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Protecting the Humphead Wrasse with Facial Recognition Technology

The humphead wrasse is an incredibly large coral reef fish that is primarily found in the tropical Indo-Pacific region. The species feeds on hard shelled prey and can be identified by its large lips, black diagonal lines behind the eyes, and prominent bulge on the forehead of large individuals.

Unsustainable trade and consumption within the live reef food fish trade is the primary threat to the species, and it is among the most sought-after and expensive reef fishes in the world.

In 2004, the species was listed on Appendix II of the Convention on International Trade in Endangered Species of Wild Fauna and Flora (CITES) due to threats posed to the species from international trade. The CITES listing means that major exporters of the species, including Malaysia, the Philippines, and especially Indonesia, must ensure that any subsequent exports are sustainable.

The major global importer of the species is Hong Kong, where the humphead wrasse is traded within the city or reexported to mainland China and Macau. Despite regulation and enforcement of CITES-listed species by Hong Kong, illegal trade of the species has been occurring for many years and is still ongoing, as evidenced by the sale of humphead wrasse exceeding the legal import numbers in local seafood outlets (e.g., hotels, restaurants, and other retailers). 

Since imported humphead wrasse are not marked individually, identifying the legality of each individual fish is a seemingly impossible task. However, thanks to its complex and unique facial markings, each fish within the species can be, as with human fingerprinting, individually recognised.

To take advantage of this identification potential, Prof. Yvonne Sadovy de Mitcheson, from the University of Hong Kong, along with her PhD student, Mr Loby Hau, initiated a project which involves the development of a cutting-edge computer program. The program, developed by an HKU graduate, is capable of identifying individual humphead wrasse using facial recognition technology, and is accessed via a phone app, which was also developed by HKU graduates. This technology is now being tested alongside the local CITES enforcement process to combat the illegal trade of humphead wrasse in Hong Kong.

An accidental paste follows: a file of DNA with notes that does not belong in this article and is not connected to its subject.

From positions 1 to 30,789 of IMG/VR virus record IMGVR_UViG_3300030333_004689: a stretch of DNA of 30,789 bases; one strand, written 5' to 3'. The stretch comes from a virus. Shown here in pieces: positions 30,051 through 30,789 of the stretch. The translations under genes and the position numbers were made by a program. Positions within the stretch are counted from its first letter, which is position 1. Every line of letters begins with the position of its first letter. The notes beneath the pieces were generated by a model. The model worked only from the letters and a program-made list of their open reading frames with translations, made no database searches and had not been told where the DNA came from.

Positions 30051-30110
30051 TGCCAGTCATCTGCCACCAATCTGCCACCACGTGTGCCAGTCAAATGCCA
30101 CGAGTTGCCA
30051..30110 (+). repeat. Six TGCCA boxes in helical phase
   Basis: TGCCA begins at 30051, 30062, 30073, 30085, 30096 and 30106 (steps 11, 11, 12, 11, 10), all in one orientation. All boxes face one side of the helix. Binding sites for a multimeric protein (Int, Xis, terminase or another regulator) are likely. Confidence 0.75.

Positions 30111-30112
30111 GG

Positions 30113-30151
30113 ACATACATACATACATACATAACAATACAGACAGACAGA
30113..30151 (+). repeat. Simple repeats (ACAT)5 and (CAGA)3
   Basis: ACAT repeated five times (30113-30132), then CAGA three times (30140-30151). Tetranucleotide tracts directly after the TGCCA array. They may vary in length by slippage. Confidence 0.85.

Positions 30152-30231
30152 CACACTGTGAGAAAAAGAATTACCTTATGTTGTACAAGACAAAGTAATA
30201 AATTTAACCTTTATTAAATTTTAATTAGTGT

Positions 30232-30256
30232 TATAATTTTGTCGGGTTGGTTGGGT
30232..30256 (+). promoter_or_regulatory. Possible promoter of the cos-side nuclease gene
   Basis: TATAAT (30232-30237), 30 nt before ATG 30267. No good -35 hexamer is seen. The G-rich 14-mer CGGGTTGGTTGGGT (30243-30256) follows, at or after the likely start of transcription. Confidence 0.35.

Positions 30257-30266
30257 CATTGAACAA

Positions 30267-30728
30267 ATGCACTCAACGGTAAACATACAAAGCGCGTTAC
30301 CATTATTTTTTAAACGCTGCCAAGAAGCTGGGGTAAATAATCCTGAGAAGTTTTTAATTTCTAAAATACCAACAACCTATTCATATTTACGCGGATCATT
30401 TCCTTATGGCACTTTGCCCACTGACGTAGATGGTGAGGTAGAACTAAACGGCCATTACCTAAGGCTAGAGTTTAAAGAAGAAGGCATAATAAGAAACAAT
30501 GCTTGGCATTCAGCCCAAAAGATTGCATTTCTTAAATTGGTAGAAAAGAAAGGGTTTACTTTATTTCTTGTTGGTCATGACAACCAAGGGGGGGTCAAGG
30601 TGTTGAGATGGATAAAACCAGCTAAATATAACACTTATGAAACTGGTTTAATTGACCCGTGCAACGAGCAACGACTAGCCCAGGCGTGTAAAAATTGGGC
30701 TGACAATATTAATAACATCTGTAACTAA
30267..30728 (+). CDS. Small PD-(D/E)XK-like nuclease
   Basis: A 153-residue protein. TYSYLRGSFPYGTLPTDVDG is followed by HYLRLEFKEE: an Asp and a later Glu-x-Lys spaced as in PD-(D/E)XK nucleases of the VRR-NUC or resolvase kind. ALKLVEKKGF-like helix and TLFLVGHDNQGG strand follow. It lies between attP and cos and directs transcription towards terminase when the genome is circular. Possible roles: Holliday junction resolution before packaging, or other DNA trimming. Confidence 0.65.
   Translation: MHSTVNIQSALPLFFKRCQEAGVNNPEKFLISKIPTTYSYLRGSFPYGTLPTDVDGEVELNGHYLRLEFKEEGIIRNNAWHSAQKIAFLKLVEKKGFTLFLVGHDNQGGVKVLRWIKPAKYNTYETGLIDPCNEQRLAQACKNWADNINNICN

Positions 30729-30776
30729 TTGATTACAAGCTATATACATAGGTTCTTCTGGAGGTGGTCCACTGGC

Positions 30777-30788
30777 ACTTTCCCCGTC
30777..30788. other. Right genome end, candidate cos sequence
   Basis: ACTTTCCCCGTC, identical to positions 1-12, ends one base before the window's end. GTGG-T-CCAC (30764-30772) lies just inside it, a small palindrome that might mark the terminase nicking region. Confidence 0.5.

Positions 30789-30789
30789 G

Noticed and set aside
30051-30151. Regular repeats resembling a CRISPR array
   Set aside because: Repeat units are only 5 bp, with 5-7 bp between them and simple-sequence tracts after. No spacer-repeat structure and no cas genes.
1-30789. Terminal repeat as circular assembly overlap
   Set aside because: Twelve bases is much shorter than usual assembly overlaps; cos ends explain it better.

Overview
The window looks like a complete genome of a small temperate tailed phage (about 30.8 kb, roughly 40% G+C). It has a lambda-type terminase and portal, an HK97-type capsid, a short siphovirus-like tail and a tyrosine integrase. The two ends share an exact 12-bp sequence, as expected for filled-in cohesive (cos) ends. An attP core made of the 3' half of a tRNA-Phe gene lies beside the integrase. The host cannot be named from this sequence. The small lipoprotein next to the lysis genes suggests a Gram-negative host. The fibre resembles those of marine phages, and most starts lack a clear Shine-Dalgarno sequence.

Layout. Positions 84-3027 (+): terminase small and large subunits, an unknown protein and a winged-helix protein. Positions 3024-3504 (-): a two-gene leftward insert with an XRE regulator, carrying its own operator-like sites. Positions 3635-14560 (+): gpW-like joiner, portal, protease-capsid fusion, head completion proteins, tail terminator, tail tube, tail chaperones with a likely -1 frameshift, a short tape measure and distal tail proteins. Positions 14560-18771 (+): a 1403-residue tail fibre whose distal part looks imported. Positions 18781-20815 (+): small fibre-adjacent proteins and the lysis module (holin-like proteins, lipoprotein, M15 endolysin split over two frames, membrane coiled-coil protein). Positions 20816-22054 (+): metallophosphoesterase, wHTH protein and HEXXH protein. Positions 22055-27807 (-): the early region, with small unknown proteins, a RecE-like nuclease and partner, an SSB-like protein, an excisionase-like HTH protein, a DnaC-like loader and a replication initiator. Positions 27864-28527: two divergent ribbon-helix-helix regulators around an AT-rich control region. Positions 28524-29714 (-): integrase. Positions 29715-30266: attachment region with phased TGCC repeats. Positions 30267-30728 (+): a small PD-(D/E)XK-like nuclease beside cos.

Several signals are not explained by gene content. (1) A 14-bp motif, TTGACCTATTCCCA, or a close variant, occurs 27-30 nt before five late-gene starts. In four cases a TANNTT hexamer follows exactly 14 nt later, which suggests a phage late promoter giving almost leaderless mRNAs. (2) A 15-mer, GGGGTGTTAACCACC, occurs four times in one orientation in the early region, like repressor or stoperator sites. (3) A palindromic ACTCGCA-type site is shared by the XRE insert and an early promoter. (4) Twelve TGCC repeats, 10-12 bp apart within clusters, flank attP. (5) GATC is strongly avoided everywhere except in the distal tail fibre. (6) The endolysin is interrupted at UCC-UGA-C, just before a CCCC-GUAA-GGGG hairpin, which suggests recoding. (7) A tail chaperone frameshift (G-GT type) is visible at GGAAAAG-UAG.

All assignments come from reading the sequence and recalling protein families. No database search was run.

Prototype mobile and desktop interfaces were developed for the Agriculture, Fisheries and Conservation Department (AFCD) and the general public. The mobile app allows users to take or retrieve photos of the humphead wrasse, while the desktop version allows images to be imported and analysed by the AFCD. These images are added to a facial recognition database, of which new humphead wrasse are recorded and compared via artificial intelligence. This information then allows users to view the top matching records of similar-looking fish that have been identified by the program, including when and where the matching records were added, with the ability to closely compare images for manual confirmation as well.

Importantly, if a user reports any suspicious sales activity after using the mobile app, the image can easily be reported to the AFCD via an online form, which includes the name of the particular shop and other necessary contact information. The model accuracy and speed will continue to be optimized, and a complete application for the AFCD and general public will be released next month.

Ocean Park Conservation Day 2021 to raise awareness of six locally endangered species

Continuing its annual initiative to raise awareness about endangered species, the Ocean Park Conversation Foundation Hong Kong (OPCFHK) will be holding its 26th Conservation Day on 29–30 May 2021. Under the theme of “Cherish the Hidden Treasures”, the Foundation will provide key information to the public about six locally endangered species.